The number of private, fully-mechanised coal ports under construction or expansion in India and their sheer size has taken the international coal market by surprise. "We're going to have to revise our projections for Indian coal imports and look at the impact of the ports being built," John Kearsey, head of research at ship brokers Simon Spence & Young, told The Economic Times.
India will need more imported coal to make up for its domestic shortfall for the next 20 years. In 2010-2011 India will import 81 Mt.
"Indian and Chinese coal demand is a significant driver behind our forecast for dry bulk demand growth over the next few years," said Will Fray, shipping analyst with London-based consultants Maritime Strategies International. "Together we expect them to account for over 50% of global incremental seaborne coal imports over this period."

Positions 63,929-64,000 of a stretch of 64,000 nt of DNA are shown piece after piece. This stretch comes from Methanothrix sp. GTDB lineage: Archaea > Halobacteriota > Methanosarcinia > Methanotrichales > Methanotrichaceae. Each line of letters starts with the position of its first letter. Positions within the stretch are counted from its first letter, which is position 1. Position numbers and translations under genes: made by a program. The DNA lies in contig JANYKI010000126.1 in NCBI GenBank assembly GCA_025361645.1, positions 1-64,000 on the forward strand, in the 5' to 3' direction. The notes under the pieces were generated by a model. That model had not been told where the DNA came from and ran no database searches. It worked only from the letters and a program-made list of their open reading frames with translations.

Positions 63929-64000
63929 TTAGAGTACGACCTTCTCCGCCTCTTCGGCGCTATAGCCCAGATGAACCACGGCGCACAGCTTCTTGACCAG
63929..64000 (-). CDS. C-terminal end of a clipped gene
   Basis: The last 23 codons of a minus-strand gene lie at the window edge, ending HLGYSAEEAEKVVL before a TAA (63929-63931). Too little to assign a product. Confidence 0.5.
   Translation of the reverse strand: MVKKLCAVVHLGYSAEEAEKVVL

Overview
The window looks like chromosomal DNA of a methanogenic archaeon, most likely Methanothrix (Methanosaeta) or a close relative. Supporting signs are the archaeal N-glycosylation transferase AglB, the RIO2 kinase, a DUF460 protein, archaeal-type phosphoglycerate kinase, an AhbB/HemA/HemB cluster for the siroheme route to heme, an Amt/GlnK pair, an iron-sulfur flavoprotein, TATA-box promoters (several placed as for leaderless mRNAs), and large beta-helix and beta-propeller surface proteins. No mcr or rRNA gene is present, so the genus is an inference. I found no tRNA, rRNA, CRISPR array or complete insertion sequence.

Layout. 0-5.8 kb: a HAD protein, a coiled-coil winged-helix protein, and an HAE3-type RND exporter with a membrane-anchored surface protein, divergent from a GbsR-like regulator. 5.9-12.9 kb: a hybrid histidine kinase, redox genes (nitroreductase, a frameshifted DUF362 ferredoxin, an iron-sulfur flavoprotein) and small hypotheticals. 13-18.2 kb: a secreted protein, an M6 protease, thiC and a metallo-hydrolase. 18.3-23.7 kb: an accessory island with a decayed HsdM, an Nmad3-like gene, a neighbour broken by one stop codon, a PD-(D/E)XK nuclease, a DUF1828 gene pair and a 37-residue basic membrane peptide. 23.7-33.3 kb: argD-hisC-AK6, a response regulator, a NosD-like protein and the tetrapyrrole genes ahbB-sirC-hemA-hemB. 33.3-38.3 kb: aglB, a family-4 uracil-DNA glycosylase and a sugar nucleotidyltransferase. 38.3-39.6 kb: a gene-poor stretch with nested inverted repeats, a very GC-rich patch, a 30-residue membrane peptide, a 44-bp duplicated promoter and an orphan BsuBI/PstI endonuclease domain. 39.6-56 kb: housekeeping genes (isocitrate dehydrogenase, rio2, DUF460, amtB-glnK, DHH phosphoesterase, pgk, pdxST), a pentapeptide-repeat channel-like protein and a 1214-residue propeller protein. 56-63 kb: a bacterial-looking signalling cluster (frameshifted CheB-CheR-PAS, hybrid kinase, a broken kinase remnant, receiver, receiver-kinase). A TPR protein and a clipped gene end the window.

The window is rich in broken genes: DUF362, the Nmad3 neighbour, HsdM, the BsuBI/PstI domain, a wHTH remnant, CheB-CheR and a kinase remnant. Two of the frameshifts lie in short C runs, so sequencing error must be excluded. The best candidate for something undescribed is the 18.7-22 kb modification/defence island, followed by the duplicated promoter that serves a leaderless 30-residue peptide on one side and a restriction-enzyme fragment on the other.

India is fully geared up to handle its coal import requirements by 2012, said a spokesman for the Adani Group, India's largest coal importers. "Adani Group itself will have fully-mechanised capacity to handle close to 90 Mt of coal at various ports, including its Mundra terminal which will take 60 Mt," the spokesman said.
Krishnapatnam Port in Andhra Pradesh is one of the new state-of-the art cape ports and will be able to take in more coal than South Africa's total 2009 exports by end-2011. Gangavaram, also on the east coast, is already taking capes and will soon be able to import 35 Mt coal.